October 21, 2011

JAPAN: Empress Michiko celebrates her 77th birthday

TOKYO, Japan / The Japan Times/ Kyodo / Life in Japan / October 21, 2011

Empress Michiko, who celebrated her 77th birthday Thursday, extended her sympathies and support to victims of the March 11 disasters.

"I shall continue to watch over and support the path to their recovery until (the Tohoku) region shows signs of true and positive recovery," the Empress said in a statement.

Asked about her initial feeling over the disaster, the Empress said, "Initially I had to face and overcome the hopelessness and helplessness that tended to overwhelm me." But "the noble and calm behavior of the people" in disaster-hit areas encouraged and helped her recover from "the anguish and despair" she felt immediately after the disaster, she said.

"More than anything else, it gave me great solace" to see the calm, compassionate way that so many people responded to the emergency "by helping each other in the spirit of sharing and giving," the Empress said. "I pray that they will be able to regain their normal daily lives as soon as possible and for the return of peaceful days."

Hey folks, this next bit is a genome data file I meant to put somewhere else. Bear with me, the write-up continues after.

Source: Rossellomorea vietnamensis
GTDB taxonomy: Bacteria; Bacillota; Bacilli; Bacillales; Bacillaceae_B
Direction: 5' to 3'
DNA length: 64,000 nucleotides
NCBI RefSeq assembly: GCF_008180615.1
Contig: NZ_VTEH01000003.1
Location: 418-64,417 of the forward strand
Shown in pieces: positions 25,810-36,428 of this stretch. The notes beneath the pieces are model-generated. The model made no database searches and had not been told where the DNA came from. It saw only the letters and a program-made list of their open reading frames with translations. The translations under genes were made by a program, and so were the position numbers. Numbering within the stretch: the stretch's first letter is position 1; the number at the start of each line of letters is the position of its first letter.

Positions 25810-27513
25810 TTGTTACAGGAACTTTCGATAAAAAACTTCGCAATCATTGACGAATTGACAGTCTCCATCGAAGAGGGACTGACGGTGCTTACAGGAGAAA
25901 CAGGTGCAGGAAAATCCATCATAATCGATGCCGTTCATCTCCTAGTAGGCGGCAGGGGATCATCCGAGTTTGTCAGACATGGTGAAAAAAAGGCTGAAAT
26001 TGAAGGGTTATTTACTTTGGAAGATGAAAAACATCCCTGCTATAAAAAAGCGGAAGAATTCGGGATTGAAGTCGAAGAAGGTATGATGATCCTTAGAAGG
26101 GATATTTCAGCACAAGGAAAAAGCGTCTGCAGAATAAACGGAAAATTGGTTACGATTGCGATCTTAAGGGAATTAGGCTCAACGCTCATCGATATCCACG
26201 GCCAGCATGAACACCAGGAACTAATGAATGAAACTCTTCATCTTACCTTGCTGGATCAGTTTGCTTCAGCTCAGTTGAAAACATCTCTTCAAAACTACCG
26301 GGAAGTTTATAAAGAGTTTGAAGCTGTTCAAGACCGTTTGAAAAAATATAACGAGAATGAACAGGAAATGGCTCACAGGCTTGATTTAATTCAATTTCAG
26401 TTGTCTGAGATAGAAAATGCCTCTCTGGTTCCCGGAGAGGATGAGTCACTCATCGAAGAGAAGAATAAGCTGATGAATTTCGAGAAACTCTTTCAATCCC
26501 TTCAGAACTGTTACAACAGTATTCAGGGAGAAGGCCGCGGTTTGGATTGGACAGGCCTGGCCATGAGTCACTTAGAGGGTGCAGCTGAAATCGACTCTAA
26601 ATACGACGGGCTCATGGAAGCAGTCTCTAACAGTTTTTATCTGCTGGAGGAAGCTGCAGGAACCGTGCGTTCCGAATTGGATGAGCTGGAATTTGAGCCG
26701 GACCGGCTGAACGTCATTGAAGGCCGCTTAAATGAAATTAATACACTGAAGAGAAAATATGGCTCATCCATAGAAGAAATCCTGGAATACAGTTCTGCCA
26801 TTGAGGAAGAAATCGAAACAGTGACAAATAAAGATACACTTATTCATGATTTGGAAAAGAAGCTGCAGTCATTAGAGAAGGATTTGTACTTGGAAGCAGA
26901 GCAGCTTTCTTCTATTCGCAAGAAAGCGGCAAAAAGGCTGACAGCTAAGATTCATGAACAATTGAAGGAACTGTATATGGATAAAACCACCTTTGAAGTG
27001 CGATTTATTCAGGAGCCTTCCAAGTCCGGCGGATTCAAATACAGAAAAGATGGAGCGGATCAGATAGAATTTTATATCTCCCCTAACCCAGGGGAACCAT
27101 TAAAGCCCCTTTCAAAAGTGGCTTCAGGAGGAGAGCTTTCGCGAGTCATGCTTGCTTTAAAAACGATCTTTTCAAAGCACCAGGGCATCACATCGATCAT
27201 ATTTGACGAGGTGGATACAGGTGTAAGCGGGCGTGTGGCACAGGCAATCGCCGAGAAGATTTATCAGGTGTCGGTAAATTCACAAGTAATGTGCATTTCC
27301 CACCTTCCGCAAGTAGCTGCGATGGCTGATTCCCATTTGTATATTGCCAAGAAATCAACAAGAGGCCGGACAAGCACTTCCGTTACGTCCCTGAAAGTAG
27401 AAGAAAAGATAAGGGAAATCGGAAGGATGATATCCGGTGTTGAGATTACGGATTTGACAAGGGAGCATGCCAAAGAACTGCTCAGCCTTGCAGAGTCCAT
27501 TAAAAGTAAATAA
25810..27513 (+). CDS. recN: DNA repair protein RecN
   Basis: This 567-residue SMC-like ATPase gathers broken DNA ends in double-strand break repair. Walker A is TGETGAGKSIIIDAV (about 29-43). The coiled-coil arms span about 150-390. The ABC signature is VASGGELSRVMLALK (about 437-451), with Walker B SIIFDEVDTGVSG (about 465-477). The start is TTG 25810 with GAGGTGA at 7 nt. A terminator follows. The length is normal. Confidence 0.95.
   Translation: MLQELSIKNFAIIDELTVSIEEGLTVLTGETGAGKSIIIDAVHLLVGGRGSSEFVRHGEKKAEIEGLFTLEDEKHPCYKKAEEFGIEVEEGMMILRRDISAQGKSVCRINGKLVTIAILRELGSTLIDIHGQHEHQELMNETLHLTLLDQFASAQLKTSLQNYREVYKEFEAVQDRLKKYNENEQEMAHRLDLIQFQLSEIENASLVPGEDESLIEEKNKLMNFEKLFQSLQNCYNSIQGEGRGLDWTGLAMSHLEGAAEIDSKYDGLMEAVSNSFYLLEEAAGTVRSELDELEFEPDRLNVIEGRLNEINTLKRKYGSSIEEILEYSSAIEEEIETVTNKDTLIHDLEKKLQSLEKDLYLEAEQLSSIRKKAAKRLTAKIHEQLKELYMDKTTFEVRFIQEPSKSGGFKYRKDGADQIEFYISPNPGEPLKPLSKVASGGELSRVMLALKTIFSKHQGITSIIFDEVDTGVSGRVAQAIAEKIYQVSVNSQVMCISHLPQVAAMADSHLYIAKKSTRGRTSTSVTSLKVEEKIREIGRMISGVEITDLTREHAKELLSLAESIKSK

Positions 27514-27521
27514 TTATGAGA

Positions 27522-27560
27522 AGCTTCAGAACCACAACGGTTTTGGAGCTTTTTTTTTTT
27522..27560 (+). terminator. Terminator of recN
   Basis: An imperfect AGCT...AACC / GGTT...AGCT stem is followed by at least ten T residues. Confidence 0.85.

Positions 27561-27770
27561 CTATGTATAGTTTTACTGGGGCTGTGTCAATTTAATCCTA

Regal: Empress Michiko strolls in the Imperial Residence garden at the Imperial Palace on October 6.  Imperial Household Agency/AP

The Empress, who suffered severe pain in her left shoulder and left arm in July and September, said she has been "blessed with relatively good health until recently."

But she added that " 'unpleasant' (symptoms) have started to emerge," perhaps due to advancing age.

"Most of the time, they are the sort I can bear," the Empress said.

But she also expressed her concern that the symptoms could worsen and force her to alter or curtail her schedule.

"It pains me to see that whenever this happens, it causes anxiety and concern to the people," she said.

Emperor Akihito was diagnosed with arteriosclerosis in February and underwent treatment.

"Although at times both (the Emperor) and I have to manage the various adversities affecting our bodies, it is also necessary for us to place some burden on our bodies to avoid the precipitous decline of our current fitness.

"All this makes me realize that we are now entering a slightly more 'uphill' age," she said.

(C) The Japan Times
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